US state of Hawaii goes green on power, to set up two mega wind farms

June 29, 2010

The US island state of Hawaii plans to meet up to 40 per cent of its peak projected power demand of 2000 MW by harnessing cleaner resources such as wind and solar. Located thousands of kilometers away from the western coasts of the US mainland, the island state burns liquid fuel to meet its power requirement.

As the first step towards reducing dependence on fossil fuel, Hawaii is now preparing a legal and constitutional framework – referred as Hawaii Clean Energy Initiative – for inviting private investment in setting up two mega-sized wind power farms (of 200 MW each) at two of the less inhabited islands.

Hawaii also plans to enhance the availability of power substantially by way of energy savings at the consumption end. In a parallel initiative, the state plans to popularise the use of electric driven vehicles.

Picture from: http://hawaii.gov/dbedt/ert/winddata/


Google invests in two U.S. wind farms

June 29, 2010

Google has invested $39 million in two wind farms in America’s North Dakota region. The wind farms have a capacity of 169.5 MW, according to Google Green Business Operations Manager Rick Needham.

Source: http://googleblog.blogspot.com/2010/05/not-merely-tilting-at-windmills.html


Green sector finds new players: GWEC report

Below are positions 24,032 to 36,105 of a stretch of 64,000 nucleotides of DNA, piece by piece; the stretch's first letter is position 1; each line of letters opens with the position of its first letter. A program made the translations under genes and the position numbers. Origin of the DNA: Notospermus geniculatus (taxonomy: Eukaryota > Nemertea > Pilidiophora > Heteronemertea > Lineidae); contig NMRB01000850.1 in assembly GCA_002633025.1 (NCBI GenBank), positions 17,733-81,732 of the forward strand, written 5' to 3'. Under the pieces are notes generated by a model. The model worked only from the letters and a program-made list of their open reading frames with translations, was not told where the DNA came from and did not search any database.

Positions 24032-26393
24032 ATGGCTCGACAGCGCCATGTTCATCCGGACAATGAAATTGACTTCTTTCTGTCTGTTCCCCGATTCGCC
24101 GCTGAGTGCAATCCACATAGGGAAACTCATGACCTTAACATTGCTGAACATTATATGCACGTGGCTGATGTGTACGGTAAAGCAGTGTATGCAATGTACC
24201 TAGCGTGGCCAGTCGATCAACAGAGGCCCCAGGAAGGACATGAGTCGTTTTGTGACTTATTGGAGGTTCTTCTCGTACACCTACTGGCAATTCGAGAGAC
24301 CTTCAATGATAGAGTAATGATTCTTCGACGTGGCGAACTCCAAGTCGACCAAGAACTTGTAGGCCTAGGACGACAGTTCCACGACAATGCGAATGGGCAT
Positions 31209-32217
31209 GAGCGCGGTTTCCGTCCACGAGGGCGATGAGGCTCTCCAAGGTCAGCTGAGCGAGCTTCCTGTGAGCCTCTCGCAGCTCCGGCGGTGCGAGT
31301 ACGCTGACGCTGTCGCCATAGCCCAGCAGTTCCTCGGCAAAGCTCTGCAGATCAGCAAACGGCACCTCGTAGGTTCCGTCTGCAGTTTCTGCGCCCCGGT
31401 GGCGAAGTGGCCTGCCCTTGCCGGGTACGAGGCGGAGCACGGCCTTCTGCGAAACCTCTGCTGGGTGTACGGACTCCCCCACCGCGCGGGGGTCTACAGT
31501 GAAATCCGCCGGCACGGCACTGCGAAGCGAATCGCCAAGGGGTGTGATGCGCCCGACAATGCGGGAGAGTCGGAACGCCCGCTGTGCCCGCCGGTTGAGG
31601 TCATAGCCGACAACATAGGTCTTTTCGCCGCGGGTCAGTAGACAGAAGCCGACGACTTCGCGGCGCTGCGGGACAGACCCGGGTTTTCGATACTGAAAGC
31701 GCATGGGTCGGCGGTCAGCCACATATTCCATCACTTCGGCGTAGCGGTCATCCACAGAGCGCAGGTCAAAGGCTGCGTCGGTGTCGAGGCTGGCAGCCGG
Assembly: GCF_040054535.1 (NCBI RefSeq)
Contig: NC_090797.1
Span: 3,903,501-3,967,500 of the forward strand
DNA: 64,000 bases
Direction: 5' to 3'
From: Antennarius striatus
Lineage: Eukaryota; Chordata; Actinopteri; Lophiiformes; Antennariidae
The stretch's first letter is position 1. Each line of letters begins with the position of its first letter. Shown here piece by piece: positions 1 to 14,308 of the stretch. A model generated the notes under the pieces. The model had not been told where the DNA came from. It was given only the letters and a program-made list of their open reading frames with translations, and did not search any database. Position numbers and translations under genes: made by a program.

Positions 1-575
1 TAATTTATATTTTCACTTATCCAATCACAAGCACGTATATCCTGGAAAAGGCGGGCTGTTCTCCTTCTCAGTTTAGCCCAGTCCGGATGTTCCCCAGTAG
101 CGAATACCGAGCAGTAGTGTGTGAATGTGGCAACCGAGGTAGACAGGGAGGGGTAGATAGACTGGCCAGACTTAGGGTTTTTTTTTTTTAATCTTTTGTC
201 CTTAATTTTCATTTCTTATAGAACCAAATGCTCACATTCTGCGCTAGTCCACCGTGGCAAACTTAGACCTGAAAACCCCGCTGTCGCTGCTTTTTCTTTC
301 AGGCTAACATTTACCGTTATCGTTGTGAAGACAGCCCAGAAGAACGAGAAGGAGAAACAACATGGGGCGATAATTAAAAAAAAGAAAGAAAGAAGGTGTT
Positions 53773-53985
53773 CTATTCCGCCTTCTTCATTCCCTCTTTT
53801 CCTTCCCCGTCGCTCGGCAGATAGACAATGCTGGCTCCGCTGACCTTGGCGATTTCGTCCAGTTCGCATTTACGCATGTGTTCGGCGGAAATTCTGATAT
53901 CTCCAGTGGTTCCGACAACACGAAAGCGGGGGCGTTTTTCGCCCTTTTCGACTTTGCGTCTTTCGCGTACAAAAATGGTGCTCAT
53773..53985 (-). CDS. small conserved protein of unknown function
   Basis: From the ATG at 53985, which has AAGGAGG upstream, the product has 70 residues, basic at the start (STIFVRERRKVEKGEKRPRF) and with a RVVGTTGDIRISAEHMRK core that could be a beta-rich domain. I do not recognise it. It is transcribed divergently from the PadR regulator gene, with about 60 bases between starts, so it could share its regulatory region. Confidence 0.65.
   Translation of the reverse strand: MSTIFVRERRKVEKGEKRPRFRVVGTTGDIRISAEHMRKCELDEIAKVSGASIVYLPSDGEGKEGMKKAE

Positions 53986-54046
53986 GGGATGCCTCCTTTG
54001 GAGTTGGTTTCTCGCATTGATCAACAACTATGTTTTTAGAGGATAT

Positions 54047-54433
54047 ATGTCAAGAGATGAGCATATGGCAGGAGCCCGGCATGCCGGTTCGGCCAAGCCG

June 23, 2010

According to a recent Global Wind Energy Council (GWEC) report, the renewable energy sector has been able to weather the financial crisis well and is now attracting new lenders and capital. Through most of 2009, it seemed that investment in renewable energy was going to be lower than the previous five years. By the end of the year, however, the sector made a comeback, the GWEC report said.

The report pointed out that long-term prospect for renewables was good, and that the drivers that propelled the sector for the past five years were still at work: Climate change, long-term carbon price exposure, fuel price risk, energy security, fossil fuel depletion and energy access. According to the GWEC report, small, distributed wind projects looked more attractive to developers having to cope with siting, permitting and transmission challenges. However, the report underlined the need for measures to push the renewable energy industry to new levels of raising capital.